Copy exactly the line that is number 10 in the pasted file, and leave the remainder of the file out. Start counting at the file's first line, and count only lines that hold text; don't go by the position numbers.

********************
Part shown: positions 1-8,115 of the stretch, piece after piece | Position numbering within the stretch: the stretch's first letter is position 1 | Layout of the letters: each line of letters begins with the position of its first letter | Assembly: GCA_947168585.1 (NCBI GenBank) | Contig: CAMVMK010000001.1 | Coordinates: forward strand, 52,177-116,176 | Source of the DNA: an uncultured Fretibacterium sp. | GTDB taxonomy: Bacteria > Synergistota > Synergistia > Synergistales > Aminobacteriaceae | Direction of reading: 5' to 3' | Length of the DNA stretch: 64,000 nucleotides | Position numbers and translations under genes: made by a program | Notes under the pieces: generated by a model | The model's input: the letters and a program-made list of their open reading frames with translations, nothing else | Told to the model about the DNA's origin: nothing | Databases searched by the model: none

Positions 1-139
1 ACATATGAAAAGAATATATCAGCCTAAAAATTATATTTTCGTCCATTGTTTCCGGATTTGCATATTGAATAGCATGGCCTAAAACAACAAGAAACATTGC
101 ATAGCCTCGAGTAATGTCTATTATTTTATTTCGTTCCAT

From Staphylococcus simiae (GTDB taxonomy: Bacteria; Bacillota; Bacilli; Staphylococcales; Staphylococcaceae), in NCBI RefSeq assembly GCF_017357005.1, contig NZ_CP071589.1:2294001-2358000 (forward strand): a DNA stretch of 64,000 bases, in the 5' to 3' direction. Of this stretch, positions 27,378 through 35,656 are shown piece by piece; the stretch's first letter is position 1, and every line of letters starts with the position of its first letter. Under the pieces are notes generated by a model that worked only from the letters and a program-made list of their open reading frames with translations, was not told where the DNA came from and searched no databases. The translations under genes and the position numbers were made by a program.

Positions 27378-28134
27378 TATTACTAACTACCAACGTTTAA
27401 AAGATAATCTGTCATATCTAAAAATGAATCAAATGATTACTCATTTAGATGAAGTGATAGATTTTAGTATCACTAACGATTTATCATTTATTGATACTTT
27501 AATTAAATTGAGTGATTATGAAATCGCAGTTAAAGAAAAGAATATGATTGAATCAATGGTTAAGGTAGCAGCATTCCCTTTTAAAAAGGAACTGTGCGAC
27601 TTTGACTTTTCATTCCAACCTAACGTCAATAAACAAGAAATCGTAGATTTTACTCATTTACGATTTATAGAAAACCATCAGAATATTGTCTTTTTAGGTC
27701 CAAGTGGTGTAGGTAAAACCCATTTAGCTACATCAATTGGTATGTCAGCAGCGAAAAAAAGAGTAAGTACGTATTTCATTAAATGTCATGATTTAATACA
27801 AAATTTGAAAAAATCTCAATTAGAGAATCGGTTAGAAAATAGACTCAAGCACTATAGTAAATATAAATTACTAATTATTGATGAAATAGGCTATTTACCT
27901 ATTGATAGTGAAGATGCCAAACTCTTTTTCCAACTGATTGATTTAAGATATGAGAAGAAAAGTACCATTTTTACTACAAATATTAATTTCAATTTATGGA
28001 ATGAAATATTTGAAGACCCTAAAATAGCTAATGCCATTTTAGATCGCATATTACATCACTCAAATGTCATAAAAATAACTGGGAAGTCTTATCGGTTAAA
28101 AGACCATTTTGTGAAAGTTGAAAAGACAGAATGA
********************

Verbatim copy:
27601 TTTGACTTTTCATTCCAACCTAACGTCAATAAACAAGAAATCGTAGATTTTACTCATTTACGATTTATAGAAAACCATCAGAATATTGTCTTTTTAGGTC